It is still art, or at least more art than science. The engineers who design the system still have program it to make choices that produce what are, to their eyes, pleasing results when the image is finally displayed as a print or on an LCD screen. Choices. Artistic choices.

And, to be honest, some camera makers, to my eye, are better at this than others. They all manage correctly exposed images 90% of the time…it is just that some cameras consistently produce images that are pleasing to my eye…that approach most closely the way I remember the scene, or the way I want to remember the scene. And some camera makers don’t.

(Full disclosure: I have not used all the makes of digital cameras. I like the way Canon and Samsung render images. I do not like the way Nikon and Fuji render images. The Olympus and Sony cameras I have owned have been between the extremes. I could live with them but they are not my choice. Remember. More art than science. You could have a completely different opinion!)

Anyway. What all this means is that there should be absolutely no shame involved, no matter your level of photographic experience or skill, in putting your Point & Shoot camera on Smart Auto and just going out and taking pictures.

Certainly, as a beginner, that is should be your setting of choice. You will have to take a lot of images before you even begin to learn where Smart Auto is letting you down, and, when you eventually do (and you will)…well that is plenty of time to begin learning what to do about your, or the camera’s, failures. In the meantime, take a lot of pictures. Don’t share the ones that don’t satisfy you, but save them to study when you get to the point where you want to learn a little photography, for pete’s, and your own, sake.


Let (within reason) the camera do the work!

getting the most out of automation, part 1

A very tricky exposure problem, handled with the Sony HX400V's built in auto HDR program.
A very tricky exposure problem, handled with the Sony HX400V’s built in auto HDR program.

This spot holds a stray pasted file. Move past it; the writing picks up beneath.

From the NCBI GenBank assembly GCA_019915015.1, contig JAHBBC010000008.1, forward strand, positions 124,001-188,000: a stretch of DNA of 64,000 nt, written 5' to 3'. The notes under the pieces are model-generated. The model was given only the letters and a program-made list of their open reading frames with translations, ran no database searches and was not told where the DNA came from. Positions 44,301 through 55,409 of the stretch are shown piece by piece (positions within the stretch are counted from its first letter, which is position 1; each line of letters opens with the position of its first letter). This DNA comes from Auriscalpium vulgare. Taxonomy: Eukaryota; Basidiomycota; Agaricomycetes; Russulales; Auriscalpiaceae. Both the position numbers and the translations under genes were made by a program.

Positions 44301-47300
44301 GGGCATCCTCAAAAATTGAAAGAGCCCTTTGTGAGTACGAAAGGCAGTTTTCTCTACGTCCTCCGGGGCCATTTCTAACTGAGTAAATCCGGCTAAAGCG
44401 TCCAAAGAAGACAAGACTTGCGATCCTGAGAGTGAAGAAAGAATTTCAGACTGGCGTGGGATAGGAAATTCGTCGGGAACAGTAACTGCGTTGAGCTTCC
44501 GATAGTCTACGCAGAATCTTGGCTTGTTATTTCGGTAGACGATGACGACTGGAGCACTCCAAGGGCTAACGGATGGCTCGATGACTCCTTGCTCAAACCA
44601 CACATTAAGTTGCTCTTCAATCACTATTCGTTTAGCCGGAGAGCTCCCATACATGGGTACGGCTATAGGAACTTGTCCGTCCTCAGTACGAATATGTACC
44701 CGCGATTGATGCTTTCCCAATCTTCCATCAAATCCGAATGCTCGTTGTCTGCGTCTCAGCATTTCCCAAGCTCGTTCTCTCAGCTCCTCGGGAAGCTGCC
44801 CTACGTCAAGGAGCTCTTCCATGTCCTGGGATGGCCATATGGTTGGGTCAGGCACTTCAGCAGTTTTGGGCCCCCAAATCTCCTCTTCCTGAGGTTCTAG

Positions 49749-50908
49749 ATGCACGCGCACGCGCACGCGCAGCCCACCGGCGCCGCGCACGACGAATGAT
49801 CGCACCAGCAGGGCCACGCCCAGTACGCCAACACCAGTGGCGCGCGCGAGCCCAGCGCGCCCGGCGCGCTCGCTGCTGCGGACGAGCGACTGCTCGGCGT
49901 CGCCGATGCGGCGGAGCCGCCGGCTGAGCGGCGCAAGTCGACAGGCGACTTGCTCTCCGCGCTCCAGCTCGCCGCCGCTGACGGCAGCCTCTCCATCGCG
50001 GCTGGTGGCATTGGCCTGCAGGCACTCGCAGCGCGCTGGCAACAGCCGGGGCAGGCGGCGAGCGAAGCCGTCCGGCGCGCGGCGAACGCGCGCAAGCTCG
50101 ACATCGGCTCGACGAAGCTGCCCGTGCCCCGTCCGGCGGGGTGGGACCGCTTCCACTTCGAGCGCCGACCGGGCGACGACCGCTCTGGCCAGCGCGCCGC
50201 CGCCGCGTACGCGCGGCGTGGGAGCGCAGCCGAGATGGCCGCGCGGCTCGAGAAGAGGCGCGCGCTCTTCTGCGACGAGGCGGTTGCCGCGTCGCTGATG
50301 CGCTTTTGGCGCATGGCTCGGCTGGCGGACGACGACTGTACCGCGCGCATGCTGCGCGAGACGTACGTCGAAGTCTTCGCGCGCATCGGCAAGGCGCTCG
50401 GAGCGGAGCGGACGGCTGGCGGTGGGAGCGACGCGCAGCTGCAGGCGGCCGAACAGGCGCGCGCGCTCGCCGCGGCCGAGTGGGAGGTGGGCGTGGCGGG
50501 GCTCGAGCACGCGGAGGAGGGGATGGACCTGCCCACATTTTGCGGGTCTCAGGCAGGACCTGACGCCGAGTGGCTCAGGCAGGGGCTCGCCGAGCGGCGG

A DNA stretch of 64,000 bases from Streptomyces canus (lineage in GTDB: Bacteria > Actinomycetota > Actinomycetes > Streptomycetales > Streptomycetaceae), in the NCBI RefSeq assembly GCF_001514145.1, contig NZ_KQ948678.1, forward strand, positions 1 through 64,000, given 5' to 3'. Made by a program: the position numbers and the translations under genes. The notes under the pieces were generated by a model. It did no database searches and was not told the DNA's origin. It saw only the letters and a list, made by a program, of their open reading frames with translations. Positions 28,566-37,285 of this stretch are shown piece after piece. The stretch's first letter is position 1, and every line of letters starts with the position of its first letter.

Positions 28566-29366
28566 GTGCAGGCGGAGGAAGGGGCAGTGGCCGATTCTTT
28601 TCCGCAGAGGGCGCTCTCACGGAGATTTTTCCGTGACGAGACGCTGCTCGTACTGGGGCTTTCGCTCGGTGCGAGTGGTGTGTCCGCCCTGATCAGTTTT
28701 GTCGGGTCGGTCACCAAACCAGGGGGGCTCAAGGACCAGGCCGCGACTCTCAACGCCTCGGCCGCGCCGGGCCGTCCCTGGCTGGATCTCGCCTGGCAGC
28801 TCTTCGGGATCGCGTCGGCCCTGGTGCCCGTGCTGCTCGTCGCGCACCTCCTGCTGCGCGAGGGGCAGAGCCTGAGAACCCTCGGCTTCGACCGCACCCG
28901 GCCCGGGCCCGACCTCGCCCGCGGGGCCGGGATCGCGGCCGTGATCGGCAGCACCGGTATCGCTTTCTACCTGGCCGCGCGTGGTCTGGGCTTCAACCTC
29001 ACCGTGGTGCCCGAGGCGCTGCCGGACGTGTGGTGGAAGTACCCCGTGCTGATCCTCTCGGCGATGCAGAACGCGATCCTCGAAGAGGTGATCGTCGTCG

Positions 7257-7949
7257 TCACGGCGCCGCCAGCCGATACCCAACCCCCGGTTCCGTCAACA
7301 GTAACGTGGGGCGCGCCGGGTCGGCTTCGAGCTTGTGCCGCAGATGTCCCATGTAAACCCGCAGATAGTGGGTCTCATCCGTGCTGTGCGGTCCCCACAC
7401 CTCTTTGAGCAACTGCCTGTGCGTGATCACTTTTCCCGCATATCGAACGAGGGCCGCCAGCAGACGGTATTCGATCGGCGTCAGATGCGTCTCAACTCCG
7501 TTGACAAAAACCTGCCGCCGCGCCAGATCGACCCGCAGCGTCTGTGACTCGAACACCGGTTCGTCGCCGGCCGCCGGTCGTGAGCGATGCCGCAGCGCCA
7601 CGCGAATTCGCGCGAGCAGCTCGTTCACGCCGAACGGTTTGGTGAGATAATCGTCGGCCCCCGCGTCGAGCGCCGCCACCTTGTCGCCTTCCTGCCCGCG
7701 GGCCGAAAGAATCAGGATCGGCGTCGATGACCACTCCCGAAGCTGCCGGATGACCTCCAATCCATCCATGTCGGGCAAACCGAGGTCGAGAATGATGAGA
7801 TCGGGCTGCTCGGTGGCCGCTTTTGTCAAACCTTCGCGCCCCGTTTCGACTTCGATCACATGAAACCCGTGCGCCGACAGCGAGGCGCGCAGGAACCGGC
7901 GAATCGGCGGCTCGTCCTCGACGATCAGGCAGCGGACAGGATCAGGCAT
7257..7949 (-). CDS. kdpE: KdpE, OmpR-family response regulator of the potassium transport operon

When reading reviews of new cameras, the reviewers generally take the availability of manual settings, or, failing that, the degree to which the user can control otherwise automated functions as an indication of how suited the camera is for advanced or even professional use. The assumption seems to be that any serious photographer is going to want, at least from time to time, to take direct control over the photographic process: kind of like the pilot of a 747 taking the plane off auto-pilot in the middle of a storm, or for a tricky landing, or in any situation where he doubts the ability of the automation to handle the unusual demands of the situation.

People are sometimes shocked when I tell them that I never take the camera off automatic (well, to be honest I keep it on program all the time…which is slightly different than auto…read on). I don’t even use aperture preferred or shutter preferred. I seldom use any of the scene-specific modes, unless the camera has an excellent macro or sports mode. I use the custom modes, or memory options if available, but I have them set to the program modes I most often use. I am not sure I could find the white balance controls on the camera I’m using now. I haven’t taken any digital camera I have ever owned off auto-focus, ever (though I do use manual focus assist if the camera offers it).

I am, pretty much, a point and shoot guy all the way. In fact, in the time since I have been using P&S digital cameras, the makers have built more and more effective automation into the cameras. I used to adjust exposure for difficult scenes..scenes with both deep shadow and bright areas (high dynamic range scenes)…using Exposure Compensation and careful selective metering of the scene. Today, with high dynamic range processing available on most sophisticated P&Ss (and even in-camera, multiple exposure HDR), I set the basic hdr program to auto and it handles 95% of even the most difficult exposure challenges without any intervention on my part. For scenes where I want extra drama, I use the auto three exposure HDR.

I shoot exclusively in jpeg. Most of the advanced automation is only available in jpeg mode, and I see no real advantage to shooting in raw and having to do what the camera does in software after the fact.

Does that make me a bad photographer? Does that make me less of a real photographer than the guy or girl who is always fussing with the settings, who shoots only raw, and who considers auto as the resort of the weak minded, the lazy, and the totally clueless?